Returning now to entry doorway, the descriptions of the walls continue in an anti-clockwise direction; the king therefore always approaches from the right.


This north section of the wall is divided into two registers. But unlike the southern half, it has only one scene in the lower register and two scenes at the top.

Lower register:

The scene originally contained five characters: the king, the queen and three divinities. However the severe damage to the right-hand side as resulted in much of the image of the king, and almost all of that of the queen (Cleopatra II), being lost.

Euergetes II, wears the pschent and, according to Champollion: "a fringed calasiris worn like a coat". Above the king (and originally the queen), after his cartouches, the upper of two horizontal lines of hieroglyphs gives: The gods Euergetes, masters of Egypt…, whose throne is great in all the regions of Horus, their sublime images (are) in the places of Truth".
The lower of the two lines gives: "The king's sister, lady of the two lands, Cle…", the end of her cartouche is destroyed by the damage.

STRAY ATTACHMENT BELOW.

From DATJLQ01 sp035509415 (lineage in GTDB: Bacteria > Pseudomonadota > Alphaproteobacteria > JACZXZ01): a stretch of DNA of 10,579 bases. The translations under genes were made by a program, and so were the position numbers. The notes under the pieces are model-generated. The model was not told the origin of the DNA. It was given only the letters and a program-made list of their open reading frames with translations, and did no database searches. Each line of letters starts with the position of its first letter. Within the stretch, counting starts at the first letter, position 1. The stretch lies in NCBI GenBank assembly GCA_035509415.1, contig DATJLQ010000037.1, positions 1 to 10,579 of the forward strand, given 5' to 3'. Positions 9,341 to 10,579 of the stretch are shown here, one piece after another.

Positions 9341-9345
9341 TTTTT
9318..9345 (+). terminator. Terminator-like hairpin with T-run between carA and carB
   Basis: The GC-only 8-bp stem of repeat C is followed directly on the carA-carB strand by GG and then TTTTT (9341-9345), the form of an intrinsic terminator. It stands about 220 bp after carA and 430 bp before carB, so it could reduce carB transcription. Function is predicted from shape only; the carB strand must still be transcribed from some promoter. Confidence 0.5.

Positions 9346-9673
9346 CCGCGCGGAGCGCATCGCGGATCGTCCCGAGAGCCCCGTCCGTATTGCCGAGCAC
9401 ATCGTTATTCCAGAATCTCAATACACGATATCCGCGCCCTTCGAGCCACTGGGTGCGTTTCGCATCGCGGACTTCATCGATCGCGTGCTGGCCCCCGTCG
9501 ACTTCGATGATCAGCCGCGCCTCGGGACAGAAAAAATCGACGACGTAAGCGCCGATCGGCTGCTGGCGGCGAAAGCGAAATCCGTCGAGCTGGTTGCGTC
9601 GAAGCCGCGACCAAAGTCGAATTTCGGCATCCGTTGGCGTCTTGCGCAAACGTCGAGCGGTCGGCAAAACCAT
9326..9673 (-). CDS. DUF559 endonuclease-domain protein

In front of the king are three divinities.

First, the ibis-headed Thoth, wearing an atef-type crown; his right hand raised in a gesture of blessing; the left holds a roll of papyrus and a long palm branch, edged with regular notches, possibly representing years. The text above him says: "Thoth-setem, Lord of Khmun, lord of the divine words, [writer of] the truth for the cycle of the gods, who fixes the account of the years, who determines the destiny in the place of birth, who circulates the royal orders of the one who appears on his throne".